For several reasons, irrelevant here, Toll Brothers was forced to abandoned construction plans for one portion of the parcel it had originally acquired, and it subsequently sought to renegotiate its obligations under the developer's agreement, seeking a recalculation of the costs it was required to assume, so it would "more adequately reflect its pro-rata share." Id. at 240. The County Planning Board refused to amend the developer's agreement, prompting Toll Brothers to seek reformation in court, asserting it should be permitted to move before the County to demonstrate that there was a change in circumstance that required reconsideration of the conditions set forth in the developer's agreement. Toll Brothers argued that if the developer's agreement was enforced as is, it would violate the off-tract contribution provision set forth in N.J.S.A. 40:55D-42 that prohibits the government from requiring off-tract improvements beyond a developer's pro-rata share.

The trial judge granted summary judgment to the defendants, finding "the terms of the developer's agreements 'clear and unambiguous,'[.]" Toll Bros., supra, 194 N.J. at 240. The judge rejected Toll Brothers' contention that it was entitled to a Board hearing because that argument "'confuse[d] a Developer's Agreement with an ordinary condition of approval' and would 'ignore[] basic principles of contract law that preclude[] such reconsideration.'" Ibid. Toll Brothers appealed, and we affirmed.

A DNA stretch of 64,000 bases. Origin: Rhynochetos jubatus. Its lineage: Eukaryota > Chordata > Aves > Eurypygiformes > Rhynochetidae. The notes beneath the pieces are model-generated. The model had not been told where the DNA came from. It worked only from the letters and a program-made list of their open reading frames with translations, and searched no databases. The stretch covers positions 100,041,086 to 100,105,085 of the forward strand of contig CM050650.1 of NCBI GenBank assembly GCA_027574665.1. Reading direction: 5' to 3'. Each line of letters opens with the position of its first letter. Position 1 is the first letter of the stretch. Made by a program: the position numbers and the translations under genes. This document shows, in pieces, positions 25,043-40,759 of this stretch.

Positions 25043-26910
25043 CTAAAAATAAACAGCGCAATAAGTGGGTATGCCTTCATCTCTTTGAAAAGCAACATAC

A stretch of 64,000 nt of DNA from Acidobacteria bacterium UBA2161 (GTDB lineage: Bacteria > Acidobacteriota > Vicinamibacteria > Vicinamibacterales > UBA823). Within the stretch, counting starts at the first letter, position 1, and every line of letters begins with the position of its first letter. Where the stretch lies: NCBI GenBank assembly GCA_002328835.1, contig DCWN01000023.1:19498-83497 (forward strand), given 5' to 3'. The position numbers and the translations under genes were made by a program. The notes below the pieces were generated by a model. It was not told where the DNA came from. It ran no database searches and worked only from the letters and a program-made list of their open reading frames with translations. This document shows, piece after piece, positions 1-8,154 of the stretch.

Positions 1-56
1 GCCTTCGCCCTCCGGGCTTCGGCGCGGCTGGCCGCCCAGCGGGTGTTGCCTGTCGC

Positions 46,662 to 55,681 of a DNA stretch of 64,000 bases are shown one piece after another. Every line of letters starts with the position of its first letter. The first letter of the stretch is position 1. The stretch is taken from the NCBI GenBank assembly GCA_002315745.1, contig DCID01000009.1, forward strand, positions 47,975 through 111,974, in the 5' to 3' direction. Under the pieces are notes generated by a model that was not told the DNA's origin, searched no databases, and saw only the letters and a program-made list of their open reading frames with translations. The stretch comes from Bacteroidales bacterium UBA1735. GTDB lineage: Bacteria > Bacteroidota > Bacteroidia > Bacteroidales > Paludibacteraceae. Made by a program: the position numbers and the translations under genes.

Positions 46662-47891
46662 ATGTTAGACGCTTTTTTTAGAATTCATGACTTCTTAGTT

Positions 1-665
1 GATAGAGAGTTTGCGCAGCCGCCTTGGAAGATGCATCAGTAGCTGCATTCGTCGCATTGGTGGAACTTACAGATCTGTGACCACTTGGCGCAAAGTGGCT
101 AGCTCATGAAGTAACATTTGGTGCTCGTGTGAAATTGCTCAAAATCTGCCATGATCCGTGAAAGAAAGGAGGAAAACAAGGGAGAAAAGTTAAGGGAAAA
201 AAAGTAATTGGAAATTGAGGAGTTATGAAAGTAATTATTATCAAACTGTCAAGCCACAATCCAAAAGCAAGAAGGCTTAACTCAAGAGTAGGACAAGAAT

The Supreme Court rejected the County's argument that the developer's agreement was a binding contract and concluded that planning boards were required to exercise their delegated powers in "strict conformity with... the MLUL." Id. at 243. The Court concluded that the trial court erred in denying access to a hearing before the Board and held that a developer's agreement is not an independent obligation that frees the parties from the restraints in the MLUL.